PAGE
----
This post is not so much about Christmas in the Southern Hemisphere, but flows from my last post about the Christmas Tree – a subject I found quite fascinating. There is so much I can write about the symbology of trees! In my search for stories about the Christmas Tree I came across something I had never heard of before: the Jesse Tree. What caught my eye was all the beautiful illustrations of this tree from centuries ago: the frescos, reliefs and stained-glass windows were stunning and if the masters were recreating this tree it must be something special.
The Jesse Tree is not a Christmas icon, although it seems to have become associated with Christmas and has become incorporated into the Advent tradition because of the tree image, and because it celebrates the birth of Jesus. It is a pictorial family tree tracing the ancestral line of Jesus back to Jesse, the father of King David. It seems to have been very big in medieval times, with most of the stunning art associated with the tree having been created in this period of history. In a more modern version each of the fathers (and Mary) is represented by a different icon that tells us something about their life, associated with a scripture reference.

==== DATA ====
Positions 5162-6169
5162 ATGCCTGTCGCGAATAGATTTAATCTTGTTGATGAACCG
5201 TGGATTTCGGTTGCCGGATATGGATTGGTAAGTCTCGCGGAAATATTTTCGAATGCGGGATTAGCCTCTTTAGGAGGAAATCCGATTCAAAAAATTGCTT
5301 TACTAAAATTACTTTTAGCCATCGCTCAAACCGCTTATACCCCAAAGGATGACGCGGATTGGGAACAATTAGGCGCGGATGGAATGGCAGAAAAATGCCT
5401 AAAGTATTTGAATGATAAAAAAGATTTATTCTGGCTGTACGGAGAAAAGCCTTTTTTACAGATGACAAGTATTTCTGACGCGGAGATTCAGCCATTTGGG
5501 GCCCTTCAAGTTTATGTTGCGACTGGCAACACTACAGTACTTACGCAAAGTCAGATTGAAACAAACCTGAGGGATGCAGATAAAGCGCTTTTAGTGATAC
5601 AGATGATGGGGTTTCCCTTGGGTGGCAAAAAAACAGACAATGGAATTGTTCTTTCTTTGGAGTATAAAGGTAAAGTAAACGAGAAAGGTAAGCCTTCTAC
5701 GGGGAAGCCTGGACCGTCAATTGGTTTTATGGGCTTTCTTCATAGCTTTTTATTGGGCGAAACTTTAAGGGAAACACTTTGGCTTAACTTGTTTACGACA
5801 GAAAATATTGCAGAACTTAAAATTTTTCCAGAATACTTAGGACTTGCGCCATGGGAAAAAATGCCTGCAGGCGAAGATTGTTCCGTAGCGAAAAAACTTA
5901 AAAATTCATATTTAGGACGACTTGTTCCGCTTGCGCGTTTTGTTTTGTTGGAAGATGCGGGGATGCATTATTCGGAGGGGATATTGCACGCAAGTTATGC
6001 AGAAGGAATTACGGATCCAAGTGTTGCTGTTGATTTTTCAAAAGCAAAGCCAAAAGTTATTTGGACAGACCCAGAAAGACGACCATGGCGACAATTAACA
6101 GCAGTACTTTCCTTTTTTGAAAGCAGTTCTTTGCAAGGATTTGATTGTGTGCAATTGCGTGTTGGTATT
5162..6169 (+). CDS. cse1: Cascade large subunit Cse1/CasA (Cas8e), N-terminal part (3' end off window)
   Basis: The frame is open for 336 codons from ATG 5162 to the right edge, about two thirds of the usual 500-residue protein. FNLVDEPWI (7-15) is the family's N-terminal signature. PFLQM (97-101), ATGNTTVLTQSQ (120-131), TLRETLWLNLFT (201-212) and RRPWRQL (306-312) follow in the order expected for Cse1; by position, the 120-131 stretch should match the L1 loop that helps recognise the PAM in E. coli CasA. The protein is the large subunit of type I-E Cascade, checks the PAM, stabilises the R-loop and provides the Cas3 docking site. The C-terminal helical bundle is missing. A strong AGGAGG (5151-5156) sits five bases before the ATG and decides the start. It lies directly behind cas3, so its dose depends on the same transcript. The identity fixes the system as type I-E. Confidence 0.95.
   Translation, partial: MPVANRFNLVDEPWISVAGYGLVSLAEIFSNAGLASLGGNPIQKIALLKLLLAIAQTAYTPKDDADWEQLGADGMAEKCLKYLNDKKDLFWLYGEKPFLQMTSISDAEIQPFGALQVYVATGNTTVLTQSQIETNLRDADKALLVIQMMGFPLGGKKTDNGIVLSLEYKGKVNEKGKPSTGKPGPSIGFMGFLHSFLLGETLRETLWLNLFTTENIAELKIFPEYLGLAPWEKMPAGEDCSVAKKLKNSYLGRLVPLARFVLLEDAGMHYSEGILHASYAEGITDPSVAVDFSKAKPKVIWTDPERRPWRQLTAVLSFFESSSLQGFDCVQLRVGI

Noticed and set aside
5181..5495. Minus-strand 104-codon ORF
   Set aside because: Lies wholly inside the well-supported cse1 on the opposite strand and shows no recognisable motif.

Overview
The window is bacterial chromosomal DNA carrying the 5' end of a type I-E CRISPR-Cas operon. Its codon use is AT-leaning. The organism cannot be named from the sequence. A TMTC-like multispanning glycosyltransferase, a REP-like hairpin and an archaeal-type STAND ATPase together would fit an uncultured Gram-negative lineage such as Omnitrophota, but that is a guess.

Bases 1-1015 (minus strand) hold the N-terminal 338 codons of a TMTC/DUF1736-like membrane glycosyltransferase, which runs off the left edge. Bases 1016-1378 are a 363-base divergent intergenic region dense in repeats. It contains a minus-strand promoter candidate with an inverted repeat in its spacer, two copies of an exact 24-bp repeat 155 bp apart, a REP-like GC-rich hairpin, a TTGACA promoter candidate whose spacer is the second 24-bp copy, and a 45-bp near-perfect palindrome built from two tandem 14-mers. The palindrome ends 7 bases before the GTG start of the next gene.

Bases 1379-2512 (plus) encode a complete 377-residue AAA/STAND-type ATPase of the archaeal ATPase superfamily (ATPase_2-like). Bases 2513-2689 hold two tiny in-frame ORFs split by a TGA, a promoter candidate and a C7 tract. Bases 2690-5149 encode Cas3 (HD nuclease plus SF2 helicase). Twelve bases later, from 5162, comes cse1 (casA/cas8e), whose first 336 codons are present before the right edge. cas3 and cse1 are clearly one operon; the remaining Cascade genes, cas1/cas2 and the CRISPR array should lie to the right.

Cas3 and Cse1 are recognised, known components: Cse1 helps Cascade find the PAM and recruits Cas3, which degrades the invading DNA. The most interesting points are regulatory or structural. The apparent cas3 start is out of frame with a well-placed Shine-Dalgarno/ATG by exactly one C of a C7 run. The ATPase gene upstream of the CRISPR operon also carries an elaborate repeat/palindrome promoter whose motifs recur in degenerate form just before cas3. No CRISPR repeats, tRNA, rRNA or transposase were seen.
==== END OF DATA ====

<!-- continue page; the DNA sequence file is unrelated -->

Looking at the Jesse Tree reminded me of a symbolic representation I created to honour my own family line – not just the fathers, the mothers too. A couple of years ago, inspired and directed by my High Priestess mentor, who first created this symbol for herself, I made a wall-hanging that illustrates this concept – not so much a family tree but more of a family web with myself in the middle, and a web of parents spreading out to the edges. There I am, a little dot with my parents either side, and their parents surrounding us, and their parents surrounding them … and so on. It could go forever and it still doesn’t even factor in siblings and cousins and step-families! Not all the dots representing parents can be seen well here in this picture, but I love gazing at it and wondering which little bits of my DNA can be attributed to which parent. I find it a very comforting image – that I always carry with me a little wisdom and experience of my family, and that my family is with me and embracing me at all times. To me, the Jesse Tree is intriguing because of the pictures that are now used in association with each of the ancestors of Jesus: an ark for Noah, a ram for Isaac, a ladder for Jacob… I love the idea that these little icons tell a story about each of the people on the tree, because we all have our own story. I wonder what picture would be chosen to represent my life, or in my family web, which pictures would represent my generations of parents and grandparents? In my web the outer ring alone has 64 parents … what are their stories?
I think it is perfect, at Christmas time, to spend a moment considering the awesomeness of our existence, the gifts of our parents and the branches of our lives – family, friends and community – all gathered together under the light of the shining star that is our collective wisdom, experience, spirituality and love.